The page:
'60 Minutes' Chief Fager Fired From CBS After Violating Policy

Calvin Saunders
September 14, 2018

Jeff Fager, the veteran executive producer of "60 Minutes", was sacked on Wednesday amid accusations of inappropriate conduct at the acclaimed newsmagazine.

In Rhodes' memo to staffers on Wednesday, he said, "This action today is not directly related to the allegations surfaced in press reports, which continue to be investigated independently".

Fager responded to Duncan's request for comment, a journalistic standard, with an angry response telling the reporter she would be "held responsible for harming me" if she repeated the allegations without her own reporting on the subject.

"I am that reporter", CBS journalist Jericka Duncan announced on CBS Evening News Wednesday night, recounting her exchange with Fager. "However, he violated company policy and it is our commitment to uphold those policies at every level".

CBS had been under intense scrutiny for several weeks following the first New Yorker article, which largely focused on CEO Leslie Moonves. He also introduced "CBS This Morning" in January 2012.

The directors began changing their minds about their chairman a month ago, after a news report revealed that a woman had previously reported the TV titan to police for forcing her to perform oral sex - and he then admitted he was trying to get another accuser a job at CBS to keep her quiet, the New York Times reports.

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Fager was sacked Wednesday over the message. Outside law firms were brought in to conduct investigations.

He added: 'One such note should not result in termination after 36 years, but it did'. Would the company have cashiered Fager for that mere offense, absent the underlying claims?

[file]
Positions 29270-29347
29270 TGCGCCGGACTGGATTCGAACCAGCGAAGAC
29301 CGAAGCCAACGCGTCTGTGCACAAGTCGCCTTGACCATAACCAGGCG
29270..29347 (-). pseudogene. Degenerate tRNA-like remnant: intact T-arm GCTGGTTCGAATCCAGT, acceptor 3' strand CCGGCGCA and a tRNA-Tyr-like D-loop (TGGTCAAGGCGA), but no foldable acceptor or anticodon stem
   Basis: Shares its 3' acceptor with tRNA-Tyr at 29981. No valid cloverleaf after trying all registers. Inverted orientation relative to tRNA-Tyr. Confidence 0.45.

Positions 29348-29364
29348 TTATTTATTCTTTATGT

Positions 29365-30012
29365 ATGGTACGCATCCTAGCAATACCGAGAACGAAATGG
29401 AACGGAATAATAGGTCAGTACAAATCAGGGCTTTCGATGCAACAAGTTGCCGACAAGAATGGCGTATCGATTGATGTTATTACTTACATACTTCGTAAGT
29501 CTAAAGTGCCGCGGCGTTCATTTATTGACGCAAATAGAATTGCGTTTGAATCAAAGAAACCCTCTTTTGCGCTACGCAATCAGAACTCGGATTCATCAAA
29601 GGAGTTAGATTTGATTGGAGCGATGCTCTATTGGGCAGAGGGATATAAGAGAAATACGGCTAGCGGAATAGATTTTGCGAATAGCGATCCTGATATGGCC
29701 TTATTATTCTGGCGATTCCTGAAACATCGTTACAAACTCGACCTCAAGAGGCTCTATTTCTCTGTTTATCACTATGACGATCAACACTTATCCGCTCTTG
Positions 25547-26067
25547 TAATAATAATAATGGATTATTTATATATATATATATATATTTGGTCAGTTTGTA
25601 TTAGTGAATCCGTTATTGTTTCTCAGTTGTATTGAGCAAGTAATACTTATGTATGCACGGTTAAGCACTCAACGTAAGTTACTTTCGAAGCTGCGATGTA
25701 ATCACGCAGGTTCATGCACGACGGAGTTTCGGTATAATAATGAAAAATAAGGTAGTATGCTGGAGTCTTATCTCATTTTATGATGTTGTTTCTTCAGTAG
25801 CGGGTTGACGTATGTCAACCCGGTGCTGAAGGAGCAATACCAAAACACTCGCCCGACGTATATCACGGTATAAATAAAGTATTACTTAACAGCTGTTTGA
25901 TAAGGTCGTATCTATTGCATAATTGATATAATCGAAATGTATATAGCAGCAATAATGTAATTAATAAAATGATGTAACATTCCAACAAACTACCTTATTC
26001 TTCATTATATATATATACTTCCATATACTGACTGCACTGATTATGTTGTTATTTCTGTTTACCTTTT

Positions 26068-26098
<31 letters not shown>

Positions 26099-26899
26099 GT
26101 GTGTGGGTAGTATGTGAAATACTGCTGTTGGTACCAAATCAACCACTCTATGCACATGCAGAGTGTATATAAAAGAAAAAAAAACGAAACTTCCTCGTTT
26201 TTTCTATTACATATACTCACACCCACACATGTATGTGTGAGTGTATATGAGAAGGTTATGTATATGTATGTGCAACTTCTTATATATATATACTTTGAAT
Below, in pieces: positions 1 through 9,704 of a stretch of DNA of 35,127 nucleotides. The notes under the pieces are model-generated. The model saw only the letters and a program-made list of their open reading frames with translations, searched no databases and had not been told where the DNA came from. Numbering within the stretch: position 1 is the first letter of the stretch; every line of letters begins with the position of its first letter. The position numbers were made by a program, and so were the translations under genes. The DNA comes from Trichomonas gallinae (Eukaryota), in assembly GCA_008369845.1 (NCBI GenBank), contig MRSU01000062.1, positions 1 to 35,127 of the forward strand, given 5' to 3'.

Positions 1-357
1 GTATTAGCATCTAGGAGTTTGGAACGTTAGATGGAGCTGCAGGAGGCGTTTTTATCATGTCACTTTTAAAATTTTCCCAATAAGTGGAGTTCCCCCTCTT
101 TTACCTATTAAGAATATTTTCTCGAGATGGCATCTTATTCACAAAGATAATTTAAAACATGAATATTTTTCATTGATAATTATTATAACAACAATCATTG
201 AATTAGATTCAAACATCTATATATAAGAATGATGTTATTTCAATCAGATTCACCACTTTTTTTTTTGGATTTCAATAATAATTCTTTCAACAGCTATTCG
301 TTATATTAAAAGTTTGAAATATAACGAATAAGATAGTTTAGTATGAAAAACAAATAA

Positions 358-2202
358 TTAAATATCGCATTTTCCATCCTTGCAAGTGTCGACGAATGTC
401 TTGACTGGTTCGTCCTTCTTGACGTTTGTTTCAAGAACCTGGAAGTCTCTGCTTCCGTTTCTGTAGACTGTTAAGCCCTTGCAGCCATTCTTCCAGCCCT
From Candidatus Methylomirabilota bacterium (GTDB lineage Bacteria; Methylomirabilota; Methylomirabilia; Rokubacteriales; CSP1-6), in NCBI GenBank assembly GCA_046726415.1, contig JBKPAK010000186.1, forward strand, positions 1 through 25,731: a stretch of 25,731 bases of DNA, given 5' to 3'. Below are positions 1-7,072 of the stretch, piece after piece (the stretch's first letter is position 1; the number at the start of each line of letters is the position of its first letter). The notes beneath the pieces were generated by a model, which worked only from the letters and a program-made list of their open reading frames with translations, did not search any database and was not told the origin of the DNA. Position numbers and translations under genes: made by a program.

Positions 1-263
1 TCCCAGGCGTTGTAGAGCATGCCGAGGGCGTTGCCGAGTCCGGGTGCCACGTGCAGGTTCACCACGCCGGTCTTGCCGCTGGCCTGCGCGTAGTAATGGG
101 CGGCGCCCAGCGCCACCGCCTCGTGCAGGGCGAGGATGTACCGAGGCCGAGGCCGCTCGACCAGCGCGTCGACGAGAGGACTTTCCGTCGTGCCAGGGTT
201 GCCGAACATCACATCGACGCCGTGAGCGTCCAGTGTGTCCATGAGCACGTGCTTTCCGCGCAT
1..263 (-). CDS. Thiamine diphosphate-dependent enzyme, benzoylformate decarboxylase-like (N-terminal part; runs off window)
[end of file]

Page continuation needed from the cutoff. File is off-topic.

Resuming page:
In a July story in The New Yorker, journalist Ronan Farrow reported that six former employees told him that Fager would touch employees in ways that made them uncomfortable at company parties, and that in one instance he made a drunken advance toward one junior staffer. But Moonves wasn't the only CBS honcho named in the second report, and the spotlight was placed firmly on Fager once Moonves was shown the door.

'Bill Owens will manage the 60 Minutes team as Ingrid Ciprian-Matthews and I begin the search for a new executive producer of the program'.

Linda Bloodworth-Thomason has a different kind of Les Moonves story, but it's as powerful as numerous others unearthed in Ronan Farrow's recent exposé about the fallen CBS chief. Bloodworth Thomason insists that while Moonves never sexually harassed or attacked her, he used his position of power to assault other CBS employees, including an actress on an "iconic detective show".

Incidentally, Linda Bloodworth-Thomason is now developing a Designing Women reboot, but this time she won't have to worry about Les Moonves blocking it no matter what network she pitches it to.

Other reports by MaliBehiribAe

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